What’s next: The Elizabeth Street project through the Kingdom Community Development Corporation has sold three houses out of five, Taylor said. The project is progressing on phase two, which will see six new units.
Starbucks plan is finalized
What happened: The board approved the final plat for a new Starbucks in the Skyland Shopping Center.
Why it matters: Town Attorney Michael Porter said that the town needs to review ordinances, which required agent George Rose on behalf of PES Development, LLC to come before the town board and county planning department several times before final approval. Porter said the developers for Starbucks had to come back to town and county staff for approval because of the way the town’s ordinances were revised a few years ago. Anthony said that ordinances needing revision will be discussed at an upcoming work session.
What’s next: The town will review ordinances so that other economic development projects do not need to go through the same numerous approval processes. Contractors for Starbucks are now waiting for a turn lane approval from the N.C. Dept. of Transportation before building the new coffee shop.
Adoption of policy amendments and resolutions
What happened: The board adopted three resolutions that were introduced by Mayor Pro Tem Soña Cooper as a part of her work as a regional director at large for the National Black Caucus of Local Elected Officials (NBC-LEO) with the National League of Cities (NLC). One of the resolutions supports resources for community navigators to assist local entrepreneurs in accessing credit and Small Business Administration-backed loans, while another resolution supports a national agenda to invest in housing opportunities and efforts to end homelessness.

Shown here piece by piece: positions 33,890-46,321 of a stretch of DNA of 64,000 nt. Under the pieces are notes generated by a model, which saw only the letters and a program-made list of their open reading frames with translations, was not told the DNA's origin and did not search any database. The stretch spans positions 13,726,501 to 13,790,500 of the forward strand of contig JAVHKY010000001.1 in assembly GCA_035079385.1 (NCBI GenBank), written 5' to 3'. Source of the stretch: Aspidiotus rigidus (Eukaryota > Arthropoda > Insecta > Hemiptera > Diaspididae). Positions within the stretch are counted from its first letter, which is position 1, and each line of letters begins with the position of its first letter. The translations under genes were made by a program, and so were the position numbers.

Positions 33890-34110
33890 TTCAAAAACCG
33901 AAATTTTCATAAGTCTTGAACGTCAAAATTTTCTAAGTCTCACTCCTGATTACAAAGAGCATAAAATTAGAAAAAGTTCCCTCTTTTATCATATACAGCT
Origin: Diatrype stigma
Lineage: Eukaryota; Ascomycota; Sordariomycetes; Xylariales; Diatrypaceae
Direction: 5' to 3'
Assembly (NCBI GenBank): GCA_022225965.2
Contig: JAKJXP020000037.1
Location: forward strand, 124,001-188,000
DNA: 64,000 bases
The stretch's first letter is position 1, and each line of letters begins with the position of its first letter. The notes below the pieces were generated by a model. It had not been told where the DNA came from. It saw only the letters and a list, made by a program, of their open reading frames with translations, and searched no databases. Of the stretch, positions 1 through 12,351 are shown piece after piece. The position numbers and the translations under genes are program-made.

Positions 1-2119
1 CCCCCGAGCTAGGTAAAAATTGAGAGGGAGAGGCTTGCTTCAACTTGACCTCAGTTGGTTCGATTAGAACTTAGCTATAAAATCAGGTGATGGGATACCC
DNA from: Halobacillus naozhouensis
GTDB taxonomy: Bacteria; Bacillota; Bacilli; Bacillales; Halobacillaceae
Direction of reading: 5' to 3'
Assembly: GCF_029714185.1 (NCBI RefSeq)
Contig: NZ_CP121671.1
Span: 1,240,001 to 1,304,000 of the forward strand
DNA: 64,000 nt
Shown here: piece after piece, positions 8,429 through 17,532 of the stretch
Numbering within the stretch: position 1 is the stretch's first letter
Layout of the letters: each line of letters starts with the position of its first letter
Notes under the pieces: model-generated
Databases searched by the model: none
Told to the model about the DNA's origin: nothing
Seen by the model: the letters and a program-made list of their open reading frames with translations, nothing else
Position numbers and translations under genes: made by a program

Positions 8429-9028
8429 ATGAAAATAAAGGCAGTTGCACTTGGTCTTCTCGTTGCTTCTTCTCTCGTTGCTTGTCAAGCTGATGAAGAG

A third resolution focuses on energy consumption, environmental protection and natural resource management issues, according to Cooper. The resolution falls under the Energy, Environment and Natural Resources Federal Advocacy Committee.
Why it matters: Anthony said that it was significant for this resolution to be included in the National League of Cities policy handbook for Energy, Environment & Natural l Resources. She said Spring Lake is home to Carvers Creek State Park and wetland areas that need to be enjoyed and protected. Concerns about air quality with the Pope Army Airfield flight line passing above Spring Lake were also brought up by Anthony.
“From conservation to sustainability, this is about our quality of life,” Anthony said.
What’s next: The resolutions will now need to be approved by the federal advocacy committees in order to be submitted for the NLC policy handbook.
Holiday schedule corrected and human resources position approved
What happened: The board added President’s Day to the holiday schedule, which had been overlooked when it was approved in January. The board also created a full-time human resources position.
Why it matters: The town has not had a position dedicated solely to human resources in years, according to Interim Town Manager Jason Williams.
Williams said that in the past, human resources had been a part of the town clerk’s job description, then it went to a payroll technician in the finance department. Anthony said she agreed that the position should be authorized and not folded into another person’s job.
What’s next: The board will look at salary ranges with help from the Local Government Commission (LGC) and add the position to next year’s budget.
In other news, Alderman Marvin Lackman announced that the banner program introduced by the Spring Lake Military and Veteran Affairs Advisory Committee had been approved by the LGC. Banners can be purchased at town hall. The cost is $188, which includes a photo, and the banners will fly on Main Street from Memorial Day to Veterans Day.
The board also spent an hour in closed session, citing N.C. general statutes for confidential information, attorney-client privilege, economic development and personnel. The board returned to open session with no action taken.
The next regularly scheduled meeting will be at 6 p.m. Monday, March 11, in the Grady Howard conference room at the Spring Lake Town Hall.
Jami McLaughlin can be reached at email@example.com or at 910-391-4870.